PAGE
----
Make your own free website on Tripod.com

Alchemy Acres
presents
Tip of the Month





Welcome PageDescription of Dairy HerdWhat's New at the Site?Crafts and Nifty StuffAlchemy's MenagerieTip of the MonthPrevious Tips of the MonthOther Resources of Interest




This month, we're continuing our discussion of skin problems which may afflict goats. Last month, we covered nutritional disorders, physical and chemical disorders, and parasitic diseases. If you missed this part of the article and wish to read it, simply click on the "Archive" button above, and then follow the link from last month. This month we continue with other common maladies:

  1. Nutritional Disorders
  2. Physical and Chemical Disorders
  3. Parasitic Diseases
  4. Bacterial and Fungal Infections
    1. Impetigo - common in female goats; predisposing factors are superficial lesions on the udder and teats; most common cause is staphylococcus; may be spread from milkers to other herd mates; treat by washing affected area with original Dial soap (good antibacterial properties); may also be treated with daily topical medications.
    2. Acne - inflamation and rupture of the hair follicles, with spread of the infection into deeper tissues; predisposing factors same as those for impetigo; lesions are warm and painful with nodules, pustules, draining tracts, and crusts; staph is most common agent; treat both topically and systemically (penicillin).
    3. Abscesses - caseous lymphadenitis is quite common. This is extremely serious, as it can be spread to other herd mates; isolate any infected animal and have the treatment performed by a qualified veterinarian - serious thought should be given to culling the animal; other causes are vaccine and medication injections, foreign bodies (plant awns), demodectic mange mites; differentiate abscesses from other non-infectious swellings; treat with surgical drainage, daily flushes with antibacterials, isolation, and other control measures.
    4. Clostridial infections - "malignant edema" or "swelled head"; organisms found in soil and intestinal tract produce potent toxins; presents with soft, doughy, swellings with marked reddening, with or without emphysema, and fevers; may be fatal within 24-48 hours; requires agressive treatment; vaccination is best in enzootic areas.
    5. Ringworm - fungal infection which can be spread to the keeper; usually presents as a circular, whitish, crusty lesion with hair loss; face and ears are most commonly affected, but not always; treat with a topical antifungal medication (athletes foot medication can work well).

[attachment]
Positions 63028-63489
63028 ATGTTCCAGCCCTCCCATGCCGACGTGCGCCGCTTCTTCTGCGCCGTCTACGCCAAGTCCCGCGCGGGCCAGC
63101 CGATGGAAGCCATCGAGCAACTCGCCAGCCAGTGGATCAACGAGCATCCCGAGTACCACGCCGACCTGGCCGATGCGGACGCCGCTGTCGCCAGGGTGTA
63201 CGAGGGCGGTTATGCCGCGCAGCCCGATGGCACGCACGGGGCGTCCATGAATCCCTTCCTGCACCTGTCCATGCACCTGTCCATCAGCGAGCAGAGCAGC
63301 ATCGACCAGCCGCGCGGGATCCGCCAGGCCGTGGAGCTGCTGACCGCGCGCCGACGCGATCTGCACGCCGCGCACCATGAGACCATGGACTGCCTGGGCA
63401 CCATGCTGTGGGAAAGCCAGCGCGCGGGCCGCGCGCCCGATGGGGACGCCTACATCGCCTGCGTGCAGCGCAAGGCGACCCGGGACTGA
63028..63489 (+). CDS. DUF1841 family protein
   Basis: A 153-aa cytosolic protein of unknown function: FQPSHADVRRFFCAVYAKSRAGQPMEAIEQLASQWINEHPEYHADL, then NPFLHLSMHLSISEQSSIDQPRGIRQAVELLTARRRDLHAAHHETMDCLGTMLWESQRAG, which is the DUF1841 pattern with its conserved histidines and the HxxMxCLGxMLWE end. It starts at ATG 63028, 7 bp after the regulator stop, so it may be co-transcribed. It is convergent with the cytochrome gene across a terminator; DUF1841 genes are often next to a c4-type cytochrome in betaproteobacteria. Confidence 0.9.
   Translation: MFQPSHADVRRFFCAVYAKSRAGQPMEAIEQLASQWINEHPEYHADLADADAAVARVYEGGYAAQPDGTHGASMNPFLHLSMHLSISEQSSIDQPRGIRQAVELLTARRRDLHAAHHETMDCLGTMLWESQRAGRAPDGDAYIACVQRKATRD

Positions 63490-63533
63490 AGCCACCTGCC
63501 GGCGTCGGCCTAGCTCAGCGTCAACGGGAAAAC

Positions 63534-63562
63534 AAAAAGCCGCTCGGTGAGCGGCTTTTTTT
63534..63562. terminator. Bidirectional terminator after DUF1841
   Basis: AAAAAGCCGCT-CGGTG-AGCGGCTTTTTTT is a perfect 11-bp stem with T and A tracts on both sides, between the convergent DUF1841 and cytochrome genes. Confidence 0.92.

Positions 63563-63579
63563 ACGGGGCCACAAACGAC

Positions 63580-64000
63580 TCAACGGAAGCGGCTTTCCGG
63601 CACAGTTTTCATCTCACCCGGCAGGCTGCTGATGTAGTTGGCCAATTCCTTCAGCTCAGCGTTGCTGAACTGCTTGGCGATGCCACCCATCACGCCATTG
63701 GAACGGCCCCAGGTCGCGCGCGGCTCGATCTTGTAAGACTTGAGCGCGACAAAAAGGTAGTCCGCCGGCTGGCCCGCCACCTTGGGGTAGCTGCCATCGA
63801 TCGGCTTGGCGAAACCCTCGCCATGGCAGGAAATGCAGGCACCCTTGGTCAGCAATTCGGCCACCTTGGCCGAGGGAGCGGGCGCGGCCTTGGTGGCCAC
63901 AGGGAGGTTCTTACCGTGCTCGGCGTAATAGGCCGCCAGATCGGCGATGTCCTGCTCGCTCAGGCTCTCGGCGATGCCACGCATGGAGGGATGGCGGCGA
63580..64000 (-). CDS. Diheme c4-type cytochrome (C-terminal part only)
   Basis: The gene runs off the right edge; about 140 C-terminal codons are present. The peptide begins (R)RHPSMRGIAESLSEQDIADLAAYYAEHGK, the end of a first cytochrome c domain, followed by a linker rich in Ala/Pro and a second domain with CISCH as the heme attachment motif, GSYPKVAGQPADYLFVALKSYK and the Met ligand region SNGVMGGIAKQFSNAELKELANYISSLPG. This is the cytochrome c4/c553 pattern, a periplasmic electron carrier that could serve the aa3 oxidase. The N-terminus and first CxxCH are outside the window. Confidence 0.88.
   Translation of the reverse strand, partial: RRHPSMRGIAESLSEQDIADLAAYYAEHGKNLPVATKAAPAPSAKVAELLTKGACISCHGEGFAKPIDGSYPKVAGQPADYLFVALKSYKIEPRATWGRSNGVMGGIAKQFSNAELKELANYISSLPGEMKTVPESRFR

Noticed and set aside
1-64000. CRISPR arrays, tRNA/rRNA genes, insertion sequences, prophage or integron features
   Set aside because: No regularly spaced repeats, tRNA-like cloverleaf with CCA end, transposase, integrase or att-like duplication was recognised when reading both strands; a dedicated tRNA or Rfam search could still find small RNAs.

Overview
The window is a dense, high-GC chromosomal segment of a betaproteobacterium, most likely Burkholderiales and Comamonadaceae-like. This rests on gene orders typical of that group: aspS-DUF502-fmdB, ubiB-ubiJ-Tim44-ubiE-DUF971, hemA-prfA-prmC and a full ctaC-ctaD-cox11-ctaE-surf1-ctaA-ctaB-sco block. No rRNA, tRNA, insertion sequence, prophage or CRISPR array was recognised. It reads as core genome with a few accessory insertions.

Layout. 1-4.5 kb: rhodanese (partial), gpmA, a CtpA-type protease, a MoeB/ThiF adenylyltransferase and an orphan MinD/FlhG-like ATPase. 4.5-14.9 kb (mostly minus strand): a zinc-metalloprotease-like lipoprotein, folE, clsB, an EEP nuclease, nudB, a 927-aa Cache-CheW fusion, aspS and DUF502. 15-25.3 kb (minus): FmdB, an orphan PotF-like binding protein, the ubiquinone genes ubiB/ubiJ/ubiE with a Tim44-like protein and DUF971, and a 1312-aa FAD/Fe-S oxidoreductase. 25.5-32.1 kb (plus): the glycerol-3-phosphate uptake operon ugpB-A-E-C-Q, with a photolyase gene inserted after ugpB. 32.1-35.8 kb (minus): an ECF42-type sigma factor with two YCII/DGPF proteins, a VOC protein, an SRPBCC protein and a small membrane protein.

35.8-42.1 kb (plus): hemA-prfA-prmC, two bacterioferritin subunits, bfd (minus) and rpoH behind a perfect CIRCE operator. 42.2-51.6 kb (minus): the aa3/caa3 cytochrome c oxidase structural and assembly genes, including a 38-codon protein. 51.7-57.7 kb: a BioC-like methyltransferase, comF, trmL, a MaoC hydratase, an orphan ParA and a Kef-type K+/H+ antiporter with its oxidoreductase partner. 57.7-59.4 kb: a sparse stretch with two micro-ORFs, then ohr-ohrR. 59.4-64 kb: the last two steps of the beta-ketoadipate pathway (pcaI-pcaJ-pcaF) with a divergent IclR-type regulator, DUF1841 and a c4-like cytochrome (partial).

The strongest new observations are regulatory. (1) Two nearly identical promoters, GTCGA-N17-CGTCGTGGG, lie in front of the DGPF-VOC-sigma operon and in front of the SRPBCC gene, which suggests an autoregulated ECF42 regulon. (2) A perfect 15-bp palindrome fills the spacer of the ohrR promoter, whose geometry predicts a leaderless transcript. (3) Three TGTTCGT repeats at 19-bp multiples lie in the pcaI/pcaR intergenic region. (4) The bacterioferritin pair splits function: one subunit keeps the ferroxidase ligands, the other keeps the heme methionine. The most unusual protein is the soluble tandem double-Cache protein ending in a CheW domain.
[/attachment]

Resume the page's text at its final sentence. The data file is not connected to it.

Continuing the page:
5. Viral Infections
    1. Contageous ecthma (sore mouth or orf) - transmission by direct or indirect contact; short-lived (about 1 year) after infection; sores on lips muzzle, eyelids, oral cavity, udder, teats, and feet; may be transmitted to humans, causing painful sores; no specific treatment, other than supportive care; better to avoid altogether; vaccine is available, but is not recommended to closed herd that have no problem.
    2. Goat pox - the most important pox disease of domestic animals, but very rare in US.
  6. Neoplastic Diseases - generally very rare in goats as compared to other livestock
    1. Cutaneous Papillomas (warts) - most common in saanens; seem to be atypical in this breed and may not regress spontaneously; contageous spread by direct contact; reports of transformation into squamous cell carcinomas; can be a problem if on udder or teat.
    2. Other tumers - melanomas, squamous cell carcinomas, cutaneous lymphosarcoma; these are rare.

This pretty much covers the range of lumps, bumps, and rashes that you're likely to see. Some things are easily handled by the keeper and are not really serious. Others, such as caseous lymphadenitis or sore mouth, are to avoided like the plague. Know the breeder from whom you purchase your seed stock. Purchase from a reputable breeder who maintains a clean herd. Be careful when strangers (or grubby friends) visit your animals. If they appear to have "cooties", assume that they do and limit their access to your herd. It is far better to never deal with these diseases than to have to expose your whole herd to them. It may be preferable to cull an infected animal than to risk your whole herd. Hopefully, you'll never have to deal with the more serious maladies. And if you do, maybe this article will help you recognize any problem before it gets out of hand.


Write us with your comments and suggestions.


Welcome PageDescription of Dairy HerdWhat's New at the Site?Crafts and Nifty StuffAlchemy's MenagerieTip of the MonthPrevious Tips of the MonthOther Resources of Interest